But while we were approaching the mountain range, a storm was barreling its way over the rugged peaks, heading in our direction. So we waited, inside the parked bus, as it rained on and off for more than three hours.

Lucky for us, some of the camp’s hired musicians were also on the bus: Alexandru Sányika Mezei (violin), his brother Alin Mezei (3-string kontra), and their cousin Kalin Mezei. Their fathers are well-known musicians from Ceuaș, aka Ceuașo (in Romani) or Szászcsávás (in Hungarian), so these guys call themselves the young Szászcsávási band.

After a hauntingly beautiful ride through the mountains and trees in the misty night, we arrived at camp.

Early the next morning, I learned that music lessons are not a part of the camp’s program, so I was free to create my daily schedule. Wanting to learn how to play as much of their music as possible, I played along with the young Szászcsávási band during the dance classes, and hung out with them and their instruments during breaks.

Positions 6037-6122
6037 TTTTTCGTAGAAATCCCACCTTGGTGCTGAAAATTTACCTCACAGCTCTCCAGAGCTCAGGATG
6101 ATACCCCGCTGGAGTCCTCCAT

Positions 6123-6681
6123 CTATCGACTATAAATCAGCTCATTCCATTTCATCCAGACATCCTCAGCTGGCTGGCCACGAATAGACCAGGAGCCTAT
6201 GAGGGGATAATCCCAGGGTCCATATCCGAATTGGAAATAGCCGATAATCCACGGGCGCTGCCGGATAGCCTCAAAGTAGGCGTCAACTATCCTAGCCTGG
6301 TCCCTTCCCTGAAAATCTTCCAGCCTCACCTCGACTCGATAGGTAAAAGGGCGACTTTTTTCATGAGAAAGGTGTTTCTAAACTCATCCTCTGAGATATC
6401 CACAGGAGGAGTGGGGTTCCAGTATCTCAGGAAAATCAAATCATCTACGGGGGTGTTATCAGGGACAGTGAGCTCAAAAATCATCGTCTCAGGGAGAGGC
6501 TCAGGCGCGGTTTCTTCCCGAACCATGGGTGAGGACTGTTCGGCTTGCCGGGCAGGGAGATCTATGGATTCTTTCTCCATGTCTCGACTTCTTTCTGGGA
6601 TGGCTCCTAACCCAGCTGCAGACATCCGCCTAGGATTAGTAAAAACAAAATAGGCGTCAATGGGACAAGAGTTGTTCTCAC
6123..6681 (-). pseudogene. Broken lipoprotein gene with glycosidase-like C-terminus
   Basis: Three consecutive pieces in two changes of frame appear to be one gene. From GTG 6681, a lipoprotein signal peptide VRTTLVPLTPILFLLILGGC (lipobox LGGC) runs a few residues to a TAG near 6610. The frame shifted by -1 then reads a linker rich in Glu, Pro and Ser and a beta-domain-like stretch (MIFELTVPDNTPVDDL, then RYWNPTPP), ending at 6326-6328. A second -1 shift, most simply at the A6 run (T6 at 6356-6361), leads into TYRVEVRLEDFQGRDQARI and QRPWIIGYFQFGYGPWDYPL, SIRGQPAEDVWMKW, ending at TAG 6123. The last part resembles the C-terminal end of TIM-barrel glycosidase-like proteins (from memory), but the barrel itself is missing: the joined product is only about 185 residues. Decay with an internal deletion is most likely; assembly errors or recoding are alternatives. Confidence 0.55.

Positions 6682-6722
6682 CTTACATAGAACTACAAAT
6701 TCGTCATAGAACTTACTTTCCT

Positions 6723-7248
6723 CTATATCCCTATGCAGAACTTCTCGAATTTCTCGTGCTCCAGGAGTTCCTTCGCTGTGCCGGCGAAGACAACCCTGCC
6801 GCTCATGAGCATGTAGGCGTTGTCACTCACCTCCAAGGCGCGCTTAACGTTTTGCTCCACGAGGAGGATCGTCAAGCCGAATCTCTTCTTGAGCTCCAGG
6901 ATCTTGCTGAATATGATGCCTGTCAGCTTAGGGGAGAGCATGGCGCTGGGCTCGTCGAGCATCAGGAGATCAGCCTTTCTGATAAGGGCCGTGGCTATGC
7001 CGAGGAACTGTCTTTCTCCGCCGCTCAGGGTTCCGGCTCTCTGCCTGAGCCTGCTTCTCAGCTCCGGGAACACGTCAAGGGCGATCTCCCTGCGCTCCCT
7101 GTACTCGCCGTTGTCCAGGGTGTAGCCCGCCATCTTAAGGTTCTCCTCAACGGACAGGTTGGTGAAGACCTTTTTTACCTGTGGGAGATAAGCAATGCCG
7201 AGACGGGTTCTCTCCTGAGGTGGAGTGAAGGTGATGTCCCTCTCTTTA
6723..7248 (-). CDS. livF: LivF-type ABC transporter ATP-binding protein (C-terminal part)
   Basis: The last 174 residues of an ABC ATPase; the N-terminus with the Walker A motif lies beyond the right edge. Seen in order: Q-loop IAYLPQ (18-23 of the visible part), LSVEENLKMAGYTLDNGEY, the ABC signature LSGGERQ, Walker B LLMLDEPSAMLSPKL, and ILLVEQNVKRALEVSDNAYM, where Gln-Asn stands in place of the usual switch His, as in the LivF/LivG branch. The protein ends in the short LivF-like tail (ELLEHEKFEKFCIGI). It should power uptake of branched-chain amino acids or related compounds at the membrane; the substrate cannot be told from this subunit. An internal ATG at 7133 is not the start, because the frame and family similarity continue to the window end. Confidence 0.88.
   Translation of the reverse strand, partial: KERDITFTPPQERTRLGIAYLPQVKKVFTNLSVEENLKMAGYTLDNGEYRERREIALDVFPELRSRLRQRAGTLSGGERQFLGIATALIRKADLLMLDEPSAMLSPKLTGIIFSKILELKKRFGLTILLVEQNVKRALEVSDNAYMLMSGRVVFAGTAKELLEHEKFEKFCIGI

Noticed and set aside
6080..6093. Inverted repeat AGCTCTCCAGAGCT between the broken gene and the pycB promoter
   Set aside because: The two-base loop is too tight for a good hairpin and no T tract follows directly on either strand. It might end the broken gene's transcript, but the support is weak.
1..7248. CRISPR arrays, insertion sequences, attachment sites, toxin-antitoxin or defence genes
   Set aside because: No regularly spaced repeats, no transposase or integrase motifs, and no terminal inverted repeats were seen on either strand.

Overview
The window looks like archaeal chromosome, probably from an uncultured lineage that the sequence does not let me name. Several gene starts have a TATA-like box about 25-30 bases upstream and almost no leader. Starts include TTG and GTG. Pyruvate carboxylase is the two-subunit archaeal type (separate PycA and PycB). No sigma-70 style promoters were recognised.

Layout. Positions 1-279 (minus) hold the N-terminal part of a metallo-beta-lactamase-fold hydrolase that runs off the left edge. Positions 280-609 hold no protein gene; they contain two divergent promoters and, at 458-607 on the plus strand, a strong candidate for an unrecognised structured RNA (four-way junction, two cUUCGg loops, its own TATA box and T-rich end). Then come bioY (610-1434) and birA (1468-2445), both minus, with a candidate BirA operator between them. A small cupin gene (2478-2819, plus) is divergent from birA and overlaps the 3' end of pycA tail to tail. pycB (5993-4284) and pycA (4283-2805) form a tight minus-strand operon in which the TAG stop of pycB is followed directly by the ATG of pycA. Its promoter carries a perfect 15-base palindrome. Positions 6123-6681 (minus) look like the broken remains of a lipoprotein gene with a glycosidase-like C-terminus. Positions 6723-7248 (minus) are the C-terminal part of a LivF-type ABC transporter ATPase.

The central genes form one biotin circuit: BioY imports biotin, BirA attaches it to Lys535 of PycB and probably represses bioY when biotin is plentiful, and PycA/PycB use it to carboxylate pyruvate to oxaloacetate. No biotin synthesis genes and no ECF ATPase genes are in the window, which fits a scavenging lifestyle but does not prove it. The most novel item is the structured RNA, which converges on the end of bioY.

In my field notes, as I was trying to figure out a process for learning their songs, I wrote:

Where should my attention be directed? On the notes? Technique? Rhythm? Bodily energy? Dancers? . . . Notes are important, but not to the exclusion of playing . . .

To learn all the correct notes, but not be all-consumed with learning each note, is not paradoxical. There is something about the energy of the Szászcsávási band’s playing that demands a different way of understanding and approaching music.

To play with them, you have to jump on board and go.

How difficult would that be? Well, here is your chance to judge for yourself. This is another example of the driving musical energy from the bus, this time with Kalin joining Sányika on violin:


Kommandói Cigányifolklór Tábor is organized by Háromszék Táncegyüttes, a Hungarian dance group from nearby Sepsisyentgörgy (Sf. Gheorghe), Romania. You can find more information about them here and their archives of the camp here.